In Samuel's Image: Child Oblation in the Early Medieval West
BRILL, 1996 - 360 من الصفحات
Early medieval religious communities were filled with monks and nuns who spent almost their entire lives within the monastic confines. Many had arrived in childhood, through an irrevocable act of parental sacrifice (oblatio). According to Benedict's Rule, parents were to donate their sons 'to God in the monastery', following the biblical example of Hannah offering her son Samuel at the Temple. From the twelfth century onwards, this once widespread practice became increasingly controversial. Why did parents give away their children? Were they driven by economic necessity?
This book argues that child oblation was anything but a religious disguise for abandoning superfluous offspring. Instead, it was a sacrifice, and should be viewed within the context of gift-giving, religious and otherwise, which assumed such a central importance in early medieval societies.
ما يقوله الناس - كتابة مراجعة
لم نعثر على أي مراجعات في الأماكن المعتادة.
Its Early History
Carolingian Law and Child Oblation
Registration and Commemoration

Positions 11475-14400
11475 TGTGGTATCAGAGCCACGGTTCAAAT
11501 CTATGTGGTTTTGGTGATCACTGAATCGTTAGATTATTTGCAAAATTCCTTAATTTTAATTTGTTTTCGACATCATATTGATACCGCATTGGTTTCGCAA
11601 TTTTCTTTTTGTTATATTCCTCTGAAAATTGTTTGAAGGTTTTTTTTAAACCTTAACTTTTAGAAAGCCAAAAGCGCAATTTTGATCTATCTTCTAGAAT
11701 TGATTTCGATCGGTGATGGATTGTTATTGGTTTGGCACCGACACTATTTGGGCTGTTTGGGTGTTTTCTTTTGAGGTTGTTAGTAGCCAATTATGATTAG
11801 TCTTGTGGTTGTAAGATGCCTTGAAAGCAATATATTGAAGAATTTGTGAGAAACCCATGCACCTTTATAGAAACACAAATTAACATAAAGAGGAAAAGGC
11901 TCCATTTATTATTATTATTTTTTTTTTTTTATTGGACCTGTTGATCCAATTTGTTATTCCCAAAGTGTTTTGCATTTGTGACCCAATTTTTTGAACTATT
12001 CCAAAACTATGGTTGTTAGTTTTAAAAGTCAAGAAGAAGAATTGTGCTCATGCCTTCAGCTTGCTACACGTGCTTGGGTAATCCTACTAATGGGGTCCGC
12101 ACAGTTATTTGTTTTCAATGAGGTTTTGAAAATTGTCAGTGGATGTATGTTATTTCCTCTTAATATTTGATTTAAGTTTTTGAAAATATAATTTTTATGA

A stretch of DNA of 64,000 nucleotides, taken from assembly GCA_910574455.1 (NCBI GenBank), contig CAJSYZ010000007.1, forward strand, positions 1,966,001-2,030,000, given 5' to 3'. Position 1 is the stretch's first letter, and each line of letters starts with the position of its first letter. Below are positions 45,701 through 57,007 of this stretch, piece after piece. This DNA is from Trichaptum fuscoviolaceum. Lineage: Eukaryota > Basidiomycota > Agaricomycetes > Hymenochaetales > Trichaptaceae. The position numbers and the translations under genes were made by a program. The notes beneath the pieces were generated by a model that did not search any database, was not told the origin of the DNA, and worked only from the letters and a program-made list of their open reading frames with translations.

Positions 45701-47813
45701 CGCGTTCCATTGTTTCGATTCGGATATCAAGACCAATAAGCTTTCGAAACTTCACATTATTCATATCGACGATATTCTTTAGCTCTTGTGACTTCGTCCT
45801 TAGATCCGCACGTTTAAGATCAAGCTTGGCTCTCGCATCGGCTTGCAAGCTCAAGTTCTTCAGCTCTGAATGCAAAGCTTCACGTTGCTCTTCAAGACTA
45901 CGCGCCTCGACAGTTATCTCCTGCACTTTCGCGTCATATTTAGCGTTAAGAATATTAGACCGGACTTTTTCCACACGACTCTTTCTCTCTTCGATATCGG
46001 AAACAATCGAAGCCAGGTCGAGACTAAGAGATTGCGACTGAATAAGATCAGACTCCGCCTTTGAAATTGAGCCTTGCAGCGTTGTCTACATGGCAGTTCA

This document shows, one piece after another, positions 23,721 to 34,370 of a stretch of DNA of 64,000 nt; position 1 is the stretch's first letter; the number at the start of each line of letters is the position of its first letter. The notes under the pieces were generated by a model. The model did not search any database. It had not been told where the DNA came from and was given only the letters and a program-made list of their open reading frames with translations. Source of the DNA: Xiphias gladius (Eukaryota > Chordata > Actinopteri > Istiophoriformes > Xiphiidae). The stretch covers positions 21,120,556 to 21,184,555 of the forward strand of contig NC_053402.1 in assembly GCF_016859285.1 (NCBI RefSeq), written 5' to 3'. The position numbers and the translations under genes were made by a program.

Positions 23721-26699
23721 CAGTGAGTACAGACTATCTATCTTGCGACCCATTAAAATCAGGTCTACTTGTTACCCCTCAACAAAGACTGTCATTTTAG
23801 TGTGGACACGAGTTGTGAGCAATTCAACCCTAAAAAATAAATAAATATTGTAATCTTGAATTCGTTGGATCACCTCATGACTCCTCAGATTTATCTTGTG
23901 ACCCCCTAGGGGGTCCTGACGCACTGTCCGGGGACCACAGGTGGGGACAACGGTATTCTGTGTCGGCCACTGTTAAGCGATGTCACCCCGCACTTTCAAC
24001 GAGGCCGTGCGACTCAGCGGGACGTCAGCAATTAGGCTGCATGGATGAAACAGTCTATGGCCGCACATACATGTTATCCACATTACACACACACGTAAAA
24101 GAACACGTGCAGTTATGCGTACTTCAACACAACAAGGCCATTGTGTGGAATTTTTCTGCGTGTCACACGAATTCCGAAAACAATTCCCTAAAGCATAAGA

Monasticism and Child Recruitment
Commendatio and Oblatio
Child Oblation and the State
طبعات أخرى - عرض جميع المقتطفات
عبارات ومصطلحات مألوفة
Aachen abbot acceptance according adult already altar aristocratic authority became become Benedict bishops brought Carolingian century changed charters child oblation church clerics cloister concerned consecration council donation early medieval entered entry Epistolae Expositio expression fact father followed Fulda gifts girls give given Gottschalk Gregory hand Hildemar Hrabanus Ibid important Italy kind king later letter Liber living mass matter means monastery monastic monasticism monks names nature needed novices nuns oblatio offered once original parents petitio practice prayer present priests profession quia quod reason received referred Regula religious remained reveals ritual role royal Rule sacred saint secular seems served shows similar sources spiritual story tonsure Vita vows wished witnesses young